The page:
What exactly is strategy? A collection of complicated Excel sheets and colorful presentations?
Well, we fiercely disagree and so does Ankur Gupta, a business strategy advisor in the corporate strategy team at FedEx.
Gupta joined us at Strategy Fest 2022 to share his thoughts on strategy and key points strategy leaders shouldn't overlook for successful strategy execution.
As he states in his introduction, strategy is usually considered the bold overarching statement written by an organization and it goes something like this: Grow revenue by doing X, Y and Z. Gupta considers this statement to be objective and, to him, strategy is a lot more than that.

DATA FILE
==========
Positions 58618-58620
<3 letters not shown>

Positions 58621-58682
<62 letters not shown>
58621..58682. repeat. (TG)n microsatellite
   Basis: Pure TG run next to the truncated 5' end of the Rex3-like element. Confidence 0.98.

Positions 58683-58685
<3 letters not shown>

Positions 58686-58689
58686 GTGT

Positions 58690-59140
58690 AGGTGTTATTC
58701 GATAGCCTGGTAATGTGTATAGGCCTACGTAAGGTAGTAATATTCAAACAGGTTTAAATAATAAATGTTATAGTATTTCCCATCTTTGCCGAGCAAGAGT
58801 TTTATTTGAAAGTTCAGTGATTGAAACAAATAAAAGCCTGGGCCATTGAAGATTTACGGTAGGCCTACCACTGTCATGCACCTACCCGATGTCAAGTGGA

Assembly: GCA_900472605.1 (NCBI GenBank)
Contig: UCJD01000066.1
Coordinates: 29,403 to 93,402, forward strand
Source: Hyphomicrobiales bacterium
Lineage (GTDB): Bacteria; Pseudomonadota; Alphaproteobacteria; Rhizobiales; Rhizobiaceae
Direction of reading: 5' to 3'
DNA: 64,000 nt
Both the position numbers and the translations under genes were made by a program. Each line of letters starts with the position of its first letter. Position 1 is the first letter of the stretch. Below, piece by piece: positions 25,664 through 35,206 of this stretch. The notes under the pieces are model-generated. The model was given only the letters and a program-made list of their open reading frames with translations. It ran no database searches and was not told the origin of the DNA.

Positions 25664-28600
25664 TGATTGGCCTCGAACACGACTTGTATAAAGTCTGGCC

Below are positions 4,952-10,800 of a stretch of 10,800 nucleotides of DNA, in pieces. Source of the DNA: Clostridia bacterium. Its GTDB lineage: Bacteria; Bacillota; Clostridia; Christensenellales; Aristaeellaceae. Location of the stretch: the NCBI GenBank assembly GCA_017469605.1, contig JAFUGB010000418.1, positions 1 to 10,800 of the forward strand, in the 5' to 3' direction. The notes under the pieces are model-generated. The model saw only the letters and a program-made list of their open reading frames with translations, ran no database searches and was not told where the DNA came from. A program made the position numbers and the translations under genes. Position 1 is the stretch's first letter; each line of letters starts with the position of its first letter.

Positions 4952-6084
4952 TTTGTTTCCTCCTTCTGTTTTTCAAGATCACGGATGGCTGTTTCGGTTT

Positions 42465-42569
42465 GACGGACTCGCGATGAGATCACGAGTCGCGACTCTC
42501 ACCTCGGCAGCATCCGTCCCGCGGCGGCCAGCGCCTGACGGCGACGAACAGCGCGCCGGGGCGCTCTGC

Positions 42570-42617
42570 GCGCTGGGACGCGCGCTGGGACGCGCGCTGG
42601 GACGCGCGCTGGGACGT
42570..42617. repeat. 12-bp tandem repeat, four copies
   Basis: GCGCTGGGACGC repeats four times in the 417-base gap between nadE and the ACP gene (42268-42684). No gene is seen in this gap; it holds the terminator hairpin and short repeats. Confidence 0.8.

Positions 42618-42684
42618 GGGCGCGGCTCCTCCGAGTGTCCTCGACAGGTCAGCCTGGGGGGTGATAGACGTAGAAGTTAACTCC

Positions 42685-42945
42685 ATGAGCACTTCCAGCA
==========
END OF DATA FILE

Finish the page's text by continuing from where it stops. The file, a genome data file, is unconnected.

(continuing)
Tune in to this talk with Ankur and discover the ABC of strategy along with his tips to rethink your approach to strategy and make it happen.
Keep reading or watch the full talk on Youtube:
#1: Why, what and how
Ankur explains that strategy has three parts that must be addressed:
- WHY are you doing this?
- WHAT do you want to do?
- HOW will you do it?
The WHY clearly defines the reason an organization or department is pursuing a goal. It is a broad statement that defines the mission or the vision of your organization. This initiative can range from “to provide the best customer service” to “to be the largest company in an industry.”
For example, at FedEx, they believe in making every FedEx experience outstanding.
The next step is to define the WHAT. This should be both qualitative and quantitative. To put it simply, WHAT stands for the objectives a department or team needs to meet, including the KPIs they need to achieve to fulfill the WHY.